There is a gap in the Smith Papers from 1920 until the mid 1930s. During this time, Smith continued to work as a reporter and as editor of Joe's Seed Bulletin. In addition, Smith had switched political parties, becoming a Democrat, at some point during this period. In 1936 Smith ran unsuccessfully for the state legislature. In 1940 he sought, but did not obtain, the Democratic nomination for governor. Smith went into semi-retirement in 1941. He wrote a few articles in the 1940s and 1950s, mostly opinion pieces and reminiscences. He also began an autobiography but never finished it. Joe Smith died in 1962.

Content DescriptionReturn to Top

Smith's diaries are the single largest portion of the accession. There are 280 volumes in all; they cover 1889-97, 1911, and 1946. The diaries describe in detail agricultural practices and Populist politics in the Palouse. The diary for 1911 contains material on Mayor Gill's recall and Mayor Dilling's administration. The years 1897-1910, 1919-20, and 1941 are documented by notebooks rather than diaries. Some notebook entries are similar to Smith's diary entries--very descriptive and well thought out. However, most entries in the notebooks are brief and sometimes cryptic notes that Smith took on the progress of various bills in the state legislature and during interviews with state legislators. The notebooks also contain notes on Seattle politics and on interviews Smith conducted on non-political subjects.

The correspondence series contains additional material on Seattle and Washington politics. The letters cover the period from 1892 to 1957. Incoming and outgoing letters have been interfiled and arranged chronologically. This accession also contains a number of Smith's writings and publications. The writings are mostly newspaper articles, drafts of his autobiography, and reminiscences. His newspaper articles are on both political and agricultural topics. The accession also has small subject series that document the activities of Seattle City Light, the public power campaign in Washington during the 1930s and 1940s, and Smith's campaigns for public office. It also contains Smith's financial records and several photographs.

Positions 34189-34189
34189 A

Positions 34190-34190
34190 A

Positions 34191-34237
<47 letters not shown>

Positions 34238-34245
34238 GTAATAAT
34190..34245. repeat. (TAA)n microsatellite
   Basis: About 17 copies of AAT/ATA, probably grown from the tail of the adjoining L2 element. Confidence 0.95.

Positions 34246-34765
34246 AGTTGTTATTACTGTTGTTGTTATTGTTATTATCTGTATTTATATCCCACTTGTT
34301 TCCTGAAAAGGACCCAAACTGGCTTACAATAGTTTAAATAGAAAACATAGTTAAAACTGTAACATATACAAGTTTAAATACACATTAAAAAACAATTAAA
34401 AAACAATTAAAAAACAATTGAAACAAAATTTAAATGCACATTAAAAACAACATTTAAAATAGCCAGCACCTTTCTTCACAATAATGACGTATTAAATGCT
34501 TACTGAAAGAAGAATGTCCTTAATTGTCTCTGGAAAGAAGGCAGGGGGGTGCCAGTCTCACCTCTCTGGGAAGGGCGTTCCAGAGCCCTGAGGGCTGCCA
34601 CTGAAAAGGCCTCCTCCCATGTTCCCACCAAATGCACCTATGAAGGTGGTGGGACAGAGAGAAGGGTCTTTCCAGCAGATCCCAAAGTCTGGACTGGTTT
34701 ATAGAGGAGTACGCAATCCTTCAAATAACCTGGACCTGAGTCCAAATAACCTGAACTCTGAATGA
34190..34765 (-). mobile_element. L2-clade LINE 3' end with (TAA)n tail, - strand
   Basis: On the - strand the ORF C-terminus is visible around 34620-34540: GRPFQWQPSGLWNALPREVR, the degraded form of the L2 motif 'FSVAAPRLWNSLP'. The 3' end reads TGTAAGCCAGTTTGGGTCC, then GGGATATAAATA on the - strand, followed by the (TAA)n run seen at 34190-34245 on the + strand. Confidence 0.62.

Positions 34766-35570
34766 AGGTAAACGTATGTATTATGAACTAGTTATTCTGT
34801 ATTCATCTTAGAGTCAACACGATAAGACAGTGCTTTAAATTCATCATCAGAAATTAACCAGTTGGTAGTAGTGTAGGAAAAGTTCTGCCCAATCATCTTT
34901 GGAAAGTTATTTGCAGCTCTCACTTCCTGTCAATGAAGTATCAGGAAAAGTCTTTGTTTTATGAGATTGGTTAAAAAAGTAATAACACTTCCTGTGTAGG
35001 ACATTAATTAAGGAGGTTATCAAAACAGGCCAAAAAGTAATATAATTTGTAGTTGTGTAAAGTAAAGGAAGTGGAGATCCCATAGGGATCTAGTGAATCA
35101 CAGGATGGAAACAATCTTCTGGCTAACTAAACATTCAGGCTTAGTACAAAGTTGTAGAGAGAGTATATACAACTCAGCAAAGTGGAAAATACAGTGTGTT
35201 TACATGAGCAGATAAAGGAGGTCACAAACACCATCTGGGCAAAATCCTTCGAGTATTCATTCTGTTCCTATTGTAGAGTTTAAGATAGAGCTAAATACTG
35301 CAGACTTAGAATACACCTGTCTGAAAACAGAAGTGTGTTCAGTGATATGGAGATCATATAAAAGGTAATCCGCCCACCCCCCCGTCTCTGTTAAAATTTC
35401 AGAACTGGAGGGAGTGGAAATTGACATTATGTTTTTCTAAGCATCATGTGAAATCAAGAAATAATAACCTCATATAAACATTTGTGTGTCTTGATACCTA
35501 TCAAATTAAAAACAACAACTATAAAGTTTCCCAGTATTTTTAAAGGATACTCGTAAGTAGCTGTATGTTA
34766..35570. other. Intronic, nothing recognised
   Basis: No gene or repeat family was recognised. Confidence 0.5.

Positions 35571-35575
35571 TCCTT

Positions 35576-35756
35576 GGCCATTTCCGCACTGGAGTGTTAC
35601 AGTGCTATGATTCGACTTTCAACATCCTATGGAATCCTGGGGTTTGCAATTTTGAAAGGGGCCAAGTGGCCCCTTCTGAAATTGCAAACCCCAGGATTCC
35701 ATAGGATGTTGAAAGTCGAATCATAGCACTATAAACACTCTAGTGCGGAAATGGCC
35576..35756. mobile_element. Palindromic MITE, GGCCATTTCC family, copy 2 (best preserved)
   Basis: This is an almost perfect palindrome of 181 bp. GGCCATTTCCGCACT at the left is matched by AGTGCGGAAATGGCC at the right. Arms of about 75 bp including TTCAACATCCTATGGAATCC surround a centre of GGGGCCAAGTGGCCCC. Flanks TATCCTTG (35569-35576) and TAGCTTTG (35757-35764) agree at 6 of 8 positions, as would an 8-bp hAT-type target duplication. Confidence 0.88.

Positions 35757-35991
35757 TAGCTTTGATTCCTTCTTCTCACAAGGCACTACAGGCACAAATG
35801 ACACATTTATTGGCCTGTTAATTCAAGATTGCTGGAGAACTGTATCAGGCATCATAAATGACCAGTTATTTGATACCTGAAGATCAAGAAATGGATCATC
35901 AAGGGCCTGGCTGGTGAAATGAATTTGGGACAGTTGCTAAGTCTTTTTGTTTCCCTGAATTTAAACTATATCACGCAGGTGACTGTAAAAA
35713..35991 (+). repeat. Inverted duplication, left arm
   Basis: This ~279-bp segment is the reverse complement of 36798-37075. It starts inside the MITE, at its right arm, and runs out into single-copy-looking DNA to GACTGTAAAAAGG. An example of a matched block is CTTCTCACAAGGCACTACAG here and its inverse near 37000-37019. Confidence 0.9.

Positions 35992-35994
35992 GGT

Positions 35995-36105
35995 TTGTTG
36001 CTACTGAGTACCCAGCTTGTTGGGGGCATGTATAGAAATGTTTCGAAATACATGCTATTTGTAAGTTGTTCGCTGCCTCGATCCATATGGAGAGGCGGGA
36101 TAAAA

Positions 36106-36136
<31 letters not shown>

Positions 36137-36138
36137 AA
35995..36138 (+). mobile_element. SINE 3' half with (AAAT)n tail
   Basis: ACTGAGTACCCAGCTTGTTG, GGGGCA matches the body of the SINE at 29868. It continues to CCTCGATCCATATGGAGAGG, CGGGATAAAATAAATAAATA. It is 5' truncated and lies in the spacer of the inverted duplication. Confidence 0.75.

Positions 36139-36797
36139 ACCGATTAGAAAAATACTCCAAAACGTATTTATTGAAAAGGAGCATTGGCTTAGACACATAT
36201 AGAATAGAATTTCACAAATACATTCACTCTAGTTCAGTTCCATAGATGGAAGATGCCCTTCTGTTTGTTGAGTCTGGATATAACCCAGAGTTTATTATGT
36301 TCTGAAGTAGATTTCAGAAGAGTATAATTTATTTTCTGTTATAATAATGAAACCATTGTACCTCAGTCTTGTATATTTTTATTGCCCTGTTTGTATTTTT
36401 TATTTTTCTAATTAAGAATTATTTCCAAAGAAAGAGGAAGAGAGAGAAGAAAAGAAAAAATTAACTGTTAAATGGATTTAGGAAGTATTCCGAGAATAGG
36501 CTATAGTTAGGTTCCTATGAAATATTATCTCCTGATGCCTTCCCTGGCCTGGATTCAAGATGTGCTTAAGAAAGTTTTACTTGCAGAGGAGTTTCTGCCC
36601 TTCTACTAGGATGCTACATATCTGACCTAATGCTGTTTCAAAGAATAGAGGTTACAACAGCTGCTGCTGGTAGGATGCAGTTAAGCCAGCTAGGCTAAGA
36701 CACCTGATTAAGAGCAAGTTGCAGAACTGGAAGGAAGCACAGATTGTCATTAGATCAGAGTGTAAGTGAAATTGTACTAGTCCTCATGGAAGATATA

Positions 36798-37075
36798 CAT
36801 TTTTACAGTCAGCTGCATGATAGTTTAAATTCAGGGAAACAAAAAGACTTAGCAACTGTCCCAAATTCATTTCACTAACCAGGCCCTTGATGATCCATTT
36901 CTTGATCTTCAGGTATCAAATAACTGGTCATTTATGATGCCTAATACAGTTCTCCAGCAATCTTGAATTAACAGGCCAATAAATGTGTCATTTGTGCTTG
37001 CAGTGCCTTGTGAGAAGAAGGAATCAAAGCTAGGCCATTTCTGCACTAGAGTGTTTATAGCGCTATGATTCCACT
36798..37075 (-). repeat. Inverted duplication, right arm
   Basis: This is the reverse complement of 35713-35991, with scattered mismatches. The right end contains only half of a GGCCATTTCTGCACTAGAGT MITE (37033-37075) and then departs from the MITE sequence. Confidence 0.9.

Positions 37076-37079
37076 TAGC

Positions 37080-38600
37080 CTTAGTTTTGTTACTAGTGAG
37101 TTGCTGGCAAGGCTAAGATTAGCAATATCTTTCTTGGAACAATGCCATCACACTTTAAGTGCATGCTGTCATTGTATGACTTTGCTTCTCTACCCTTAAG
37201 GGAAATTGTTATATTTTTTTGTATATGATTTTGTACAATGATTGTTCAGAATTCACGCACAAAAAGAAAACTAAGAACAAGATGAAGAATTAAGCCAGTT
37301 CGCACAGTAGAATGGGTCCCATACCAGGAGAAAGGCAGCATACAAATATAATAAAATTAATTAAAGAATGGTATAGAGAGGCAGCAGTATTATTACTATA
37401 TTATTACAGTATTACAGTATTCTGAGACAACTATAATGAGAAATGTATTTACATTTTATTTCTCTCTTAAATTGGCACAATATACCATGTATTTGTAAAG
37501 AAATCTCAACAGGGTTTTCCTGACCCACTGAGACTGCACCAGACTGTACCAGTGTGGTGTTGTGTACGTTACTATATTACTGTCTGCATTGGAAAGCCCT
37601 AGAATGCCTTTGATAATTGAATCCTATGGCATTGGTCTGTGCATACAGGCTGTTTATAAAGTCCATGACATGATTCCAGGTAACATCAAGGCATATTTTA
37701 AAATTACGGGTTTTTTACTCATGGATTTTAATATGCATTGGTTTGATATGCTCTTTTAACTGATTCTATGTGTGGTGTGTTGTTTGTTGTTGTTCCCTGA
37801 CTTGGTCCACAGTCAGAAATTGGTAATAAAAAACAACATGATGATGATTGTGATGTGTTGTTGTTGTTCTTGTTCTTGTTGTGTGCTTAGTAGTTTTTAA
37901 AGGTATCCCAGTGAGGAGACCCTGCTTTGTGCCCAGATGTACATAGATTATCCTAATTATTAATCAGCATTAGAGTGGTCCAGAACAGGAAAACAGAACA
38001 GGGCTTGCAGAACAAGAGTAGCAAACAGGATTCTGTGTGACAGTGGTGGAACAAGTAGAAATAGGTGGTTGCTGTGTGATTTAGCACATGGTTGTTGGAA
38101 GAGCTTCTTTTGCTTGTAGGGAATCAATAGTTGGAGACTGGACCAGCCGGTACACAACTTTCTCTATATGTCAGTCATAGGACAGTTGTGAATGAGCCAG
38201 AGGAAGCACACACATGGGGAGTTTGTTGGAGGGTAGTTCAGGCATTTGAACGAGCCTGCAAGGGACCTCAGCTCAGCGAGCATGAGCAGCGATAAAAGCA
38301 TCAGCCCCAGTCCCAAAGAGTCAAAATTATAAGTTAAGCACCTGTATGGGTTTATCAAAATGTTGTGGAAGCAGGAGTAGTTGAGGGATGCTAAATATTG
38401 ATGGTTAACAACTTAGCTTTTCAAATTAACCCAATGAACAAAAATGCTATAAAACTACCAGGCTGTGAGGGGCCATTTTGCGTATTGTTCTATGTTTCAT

All material relating to the Spanish-American War and the Philippine Insurrection is kept in a separate subgroup. These include some correspondence, Smith's diary from 1898, his reports, his published articles, muster rolls for Smith's company, and a transcript of a court martial.

Other Descriptive InformationReturn to Top

The repository has copies of Joe's Seed Bulletin from the 1950s, as well as a few issues of Joemma Jottings from 1917. It also holds a copy of Smith's posthumously published memoir of his childhood in Endicott, Washington: Joe Smith, Bunch Grass Pioneer (Fairfield, WA: Ye Galleon Press, 1986).

Use of the CollectionReturn to Top

Restrictions on Use

The creator's literary rights have not been transferred to the University of Washington Libraries.

Administrative InformationReturn to Top


Detailed Description of the CollectionReturn to Top

Personal PapersReturn to Top

Container(s) Description Dates
Box/Folder
1/1
Biographical Features
General Correspondence
See the Name Index to Correspondence for an alphabetical list of correspondents and the folders in which they appear.
Box/Folder
1/2-22
Correspondence
1892-1909
2/1-23
Correspondence
1909-1918
3/1-19
Correspondence
1918-1942
4/1-3
Correspondence
1943-1957
4/4
Undated and Incomplete Letters
undated
Box/Folder
4/5
Financial Records
undated
4/6
Legal Documents
undated
4/7
Court Papers
undated
box:oversize
23/1
Certificates
1891-1898
Box/Folder
4/8
Certificates
1898-1899
4/9
Resolutions
undated
4/10
Notes
undated
Diaries
Box/Folder
5/1-26
Diaries
46 items
1890-1891
6/1-24
Diaries
46 items
1891-1892
7/1-27
Diaries
61 items
1892-1896
8/1-31
Diaries
90 items
1896
9/1-17
Diaries
47 items
1896-1897
9/18
Diaries
1911, 1946
Notebooks
Box/Folder
9/19-28
Notebooks
17 items
1892-1904
10/1-2
Notebooks
14 items
1906, 1910
10/3
Notebooks
1919
10/4
Notebooks
1919, 1920
10/5
Notebooks
1941
10/6
Notebooks
4 items
undated
10/7-8
Loose-leaf
1898-1906
10/9
Loose-leaf
1901
10/10-11
Loose-leaf
1901-1909
10/12-13
Loose-leaf
1906
10/14-15
Loose-leaf
1907-1909
Box/Folder
10/16
Publications
undated
Speeches and Writings
Box/Folder
11/1
[Untitled Speech]
June 4, 1896
11/2
"Military Essay"
1896
11/3
Fragments
undated
11/4
"The Army Correspondent"
February 4, 1904
11/5
"The Glory of the Daffodil"
1928
11/6
"Reminiscences of a Newspaper Reporter"
June 15, 1936
11/7-23
"Joe's Dope" (Autobiography) Chapter 1-13
undated
11/24-27